How to Hike to Gold Strike Hot Springs Las Vegas

Gold Strike Hot Springs is easily our favorite hike in Vegas so far! It has beautiful scenery, some fun scrambling, and you’re rewarded with a natural hot springs where you can relax and take a dip. Roughly 40 minutes from the strip, the trailhead is in between Boulder City and Hoover Dam.

The first 40-50 minutes are easy. You walk through a wash and weave through the canyons.

You’ll pass by a bridge, a deteriorated car on the ground, and see some wedged in the cliffs, which I’m sure have interesting stories behind them.

Here’s a white cooler for you to leave any extra water you might have for others who were less prepared. When we checked, people seem to be using it as a trash bin. :/

Soon afterward, you’ll come across a bunch of boulders that you have to make your way around and over. Keep your eye out for spray-painted markers that point you in the right direction.

Looking back at the first obstacle of boulders we came down.

We found mice and a california kingsnake hiding in the boulders!

After another 7-8 minutes of walking, you’ll come across your first set of ropes. The rock is definitely slippery, but as long as you watch your step, it’s easy to get down.

We climbed down two more ropes before we saw the first glimpse of water.

There is a small pool where the springs start, and you can see it continue to flow down the canyon.

A short walk after our initial sighting led us straight to the hot springs. After climbing down another rope, we stripped down and took a dip in the Cave of Wonders pool! The water was really warm. It wasn’t quite a hot tub but a really comfortable hot bath.

While I sat and enjoyed it, Jacob ran down the trail a bit further to see what he could find. A short run took him to the ledge of another dropoff, so he decided to come back up. Another hiker headed out said that the river was another 30 minutes or so of hiking.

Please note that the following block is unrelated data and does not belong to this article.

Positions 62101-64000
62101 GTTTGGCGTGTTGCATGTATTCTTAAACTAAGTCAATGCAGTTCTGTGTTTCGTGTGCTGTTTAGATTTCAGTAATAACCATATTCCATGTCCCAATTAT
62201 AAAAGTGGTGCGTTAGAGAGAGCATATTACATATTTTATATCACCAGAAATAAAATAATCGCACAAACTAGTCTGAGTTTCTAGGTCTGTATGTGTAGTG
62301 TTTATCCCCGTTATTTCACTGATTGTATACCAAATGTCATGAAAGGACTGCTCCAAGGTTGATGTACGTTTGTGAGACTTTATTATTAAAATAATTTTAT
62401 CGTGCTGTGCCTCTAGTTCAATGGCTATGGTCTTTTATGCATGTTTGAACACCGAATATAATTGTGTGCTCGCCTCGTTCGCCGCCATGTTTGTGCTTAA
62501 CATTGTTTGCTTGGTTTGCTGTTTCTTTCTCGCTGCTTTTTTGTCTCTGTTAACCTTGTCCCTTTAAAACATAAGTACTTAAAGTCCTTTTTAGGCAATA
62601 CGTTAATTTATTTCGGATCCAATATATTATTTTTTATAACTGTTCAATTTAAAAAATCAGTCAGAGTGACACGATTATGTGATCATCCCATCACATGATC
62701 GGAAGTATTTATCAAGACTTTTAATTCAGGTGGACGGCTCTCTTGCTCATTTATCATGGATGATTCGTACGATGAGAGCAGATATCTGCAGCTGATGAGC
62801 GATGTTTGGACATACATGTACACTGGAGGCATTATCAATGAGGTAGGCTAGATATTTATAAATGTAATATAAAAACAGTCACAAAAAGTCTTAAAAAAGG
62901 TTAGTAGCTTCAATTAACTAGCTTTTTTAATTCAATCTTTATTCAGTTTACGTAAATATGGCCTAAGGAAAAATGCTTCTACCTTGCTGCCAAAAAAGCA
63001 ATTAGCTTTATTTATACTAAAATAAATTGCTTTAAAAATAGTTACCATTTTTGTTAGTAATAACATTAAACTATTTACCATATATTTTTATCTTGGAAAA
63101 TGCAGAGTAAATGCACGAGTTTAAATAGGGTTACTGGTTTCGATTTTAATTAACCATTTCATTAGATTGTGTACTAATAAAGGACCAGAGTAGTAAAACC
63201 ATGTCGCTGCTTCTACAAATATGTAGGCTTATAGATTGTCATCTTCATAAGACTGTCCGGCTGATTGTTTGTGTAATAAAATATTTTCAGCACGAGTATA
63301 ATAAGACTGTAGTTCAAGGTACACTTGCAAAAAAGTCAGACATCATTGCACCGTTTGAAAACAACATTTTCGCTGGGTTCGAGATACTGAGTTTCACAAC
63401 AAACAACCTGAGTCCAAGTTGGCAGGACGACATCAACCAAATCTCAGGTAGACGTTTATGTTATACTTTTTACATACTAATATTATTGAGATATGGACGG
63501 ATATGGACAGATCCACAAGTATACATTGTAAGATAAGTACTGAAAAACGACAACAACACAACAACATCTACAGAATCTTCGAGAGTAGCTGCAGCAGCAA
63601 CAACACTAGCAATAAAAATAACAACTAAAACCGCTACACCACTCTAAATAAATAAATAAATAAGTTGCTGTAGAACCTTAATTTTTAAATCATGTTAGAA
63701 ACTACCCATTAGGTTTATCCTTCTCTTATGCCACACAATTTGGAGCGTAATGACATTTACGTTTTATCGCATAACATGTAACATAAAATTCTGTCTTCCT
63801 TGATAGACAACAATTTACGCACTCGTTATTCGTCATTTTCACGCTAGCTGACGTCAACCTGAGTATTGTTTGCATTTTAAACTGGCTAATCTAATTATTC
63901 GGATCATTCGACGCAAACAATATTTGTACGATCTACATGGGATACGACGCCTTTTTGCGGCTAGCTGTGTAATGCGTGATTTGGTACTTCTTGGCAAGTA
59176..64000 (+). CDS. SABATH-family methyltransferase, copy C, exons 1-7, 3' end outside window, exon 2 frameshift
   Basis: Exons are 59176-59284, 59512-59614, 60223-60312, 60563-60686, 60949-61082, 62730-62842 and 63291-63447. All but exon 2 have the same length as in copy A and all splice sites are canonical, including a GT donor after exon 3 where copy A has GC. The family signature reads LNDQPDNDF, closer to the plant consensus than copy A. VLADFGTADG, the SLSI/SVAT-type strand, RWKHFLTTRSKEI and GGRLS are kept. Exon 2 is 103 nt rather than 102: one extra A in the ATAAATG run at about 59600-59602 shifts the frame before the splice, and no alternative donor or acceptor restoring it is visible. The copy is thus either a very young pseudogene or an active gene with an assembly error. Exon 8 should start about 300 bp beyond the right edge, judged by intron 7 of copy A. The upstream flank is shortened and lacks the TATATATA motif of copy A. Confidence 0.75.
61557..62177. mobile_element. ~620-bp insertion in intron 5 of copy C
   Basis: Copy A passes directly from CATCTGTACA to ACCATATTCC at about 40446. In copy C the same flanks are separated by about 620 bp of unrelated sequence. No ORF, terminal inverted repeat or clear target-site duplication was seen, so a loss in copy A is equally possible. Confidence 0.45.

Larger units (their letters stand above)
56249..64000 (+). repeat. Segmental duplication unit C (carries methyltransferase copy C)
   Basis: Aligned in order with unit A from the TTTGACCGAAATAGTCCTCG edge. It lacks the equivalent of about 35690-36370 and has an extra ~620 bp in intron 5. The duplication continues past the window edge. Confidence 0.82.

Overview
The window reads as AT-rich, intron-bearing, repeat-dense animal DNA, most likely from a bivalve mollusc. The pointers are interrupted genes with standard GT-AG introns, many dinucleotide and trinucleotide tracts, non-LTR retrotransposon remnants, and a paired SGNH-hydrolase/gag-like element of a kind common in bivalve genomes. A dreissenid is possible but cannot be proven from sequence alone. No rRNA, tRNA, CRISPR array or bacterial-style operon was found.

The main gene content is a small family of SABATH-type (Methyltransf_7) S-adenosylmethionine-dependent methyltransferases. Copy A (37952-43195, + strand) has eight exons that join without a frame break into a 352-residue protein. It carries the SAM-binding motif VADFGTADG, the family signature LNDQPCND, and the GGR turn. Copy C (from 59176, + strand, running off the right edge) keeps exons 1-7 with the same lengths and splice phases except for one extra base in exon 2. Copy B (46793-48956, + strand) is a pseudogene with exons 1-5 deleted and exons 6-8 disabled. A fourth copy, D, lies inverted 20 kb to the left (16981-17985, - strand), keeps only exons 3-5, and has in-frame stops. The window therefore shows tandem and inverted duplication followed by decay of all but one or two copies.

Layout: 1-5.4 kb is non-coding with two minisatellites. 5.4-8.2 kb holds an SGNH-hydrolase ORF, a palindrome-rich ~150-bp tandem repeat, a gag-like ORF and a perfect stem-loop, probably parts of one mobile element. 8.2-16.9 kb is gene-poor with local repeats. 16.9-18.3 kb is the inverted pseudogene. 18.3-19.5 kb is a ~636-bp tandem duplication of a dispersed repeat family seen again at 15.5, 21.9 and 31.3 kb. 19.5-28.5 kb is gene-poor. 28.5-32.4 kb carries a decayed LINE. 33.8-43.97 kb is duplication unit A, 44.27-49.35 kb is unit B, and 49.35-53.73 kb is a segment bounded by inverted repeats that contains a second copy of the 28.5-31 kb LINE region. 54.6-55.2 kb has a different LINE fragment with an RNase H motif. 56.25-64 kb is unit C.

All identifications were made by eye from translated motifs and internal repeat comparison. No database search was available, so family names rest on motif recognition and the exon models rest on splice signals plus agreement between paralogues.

After relaxing for about half an hour, we got dressed and headed back up. It was getting dark and we wanted to be sure we weren’t stuck scrambling up the canyons without light. We were worried about climbing back up the ropes (since I have little to no upper body strength), but it turned out to be easier than we thought.

This was our first hike leaving our DSLR behind and using our new point and shoot camera! It has been amazing especially for vlogging, and I think the photos came out pretty decent too. Thoughts?

Gold Strike Canyon Hot Springs Trail Head
Great Basin Highway Boulder City NV 89005

Tips for hiking to Gold Strike Hot Springs:

  • Total Distance: 6.5 miles round trip to the Colorado River and back.
  • Difficulty: Mostly easy with some class 4. When using the ropes, it’s much easier to go down backwards to leverage the ropes.
  • Time: Allow yourself a half-day if you want to make it to the river. We only hiked to the Upper Pools hot springs and it took us 3 hours in and out. We also stopped a lot for video and photos and soaked in one of the pools for 30 mins. We started our hike at 4:45 and arrived back at our cars at 7:45. We still had enough light, but we were cutting it close.
  • Parking: After a short drive down a dirt pathway, there is plenty of space to pull off and park your car. The trailhead is clearly marked at the end of the road.
  • Try avoiding hiking in the summer, the heat can be unbearable, and you won’t get a chance to enjoy the hot springs. The deaths that have happened on this hike have been from unpreparedness and heat strokes. Also, avoid hiking during rain. Flash flooding occurs in the canyons.
  • There have been some incidences of naegleria fowleri (aka brain-eating amoeba) infection, but it has been rare. It most commonly enters via the nasal passage, so avoid getting water in your nose.
  • Watch out for snakes! On this particular hike, we only saw a California kingsnake, which is not poisonous, but we’ve seen rattlesnakes while hiking around Vegas too.
  • Bring plenty of water, at least 2L in the summer. We hiked in early May around sunset time. It was 75 degrees F mostly cloudy, and we shared 1L. We probably could have brought more water though.
  • We use this day pack when we go day hiking.
  • Wear solid hiking boots or shoes that have a good grip. You can carry flip flops with you if you want to have something at the hot springs.
  • Leave no trace. Please, please, please, take out what you bring in. We were disappointed with the amount of garbage lying around the trail when we visited. Respect the environment and make it a pleasant experience for future hikers.

Have you been to natural hot springs?
Which ones?

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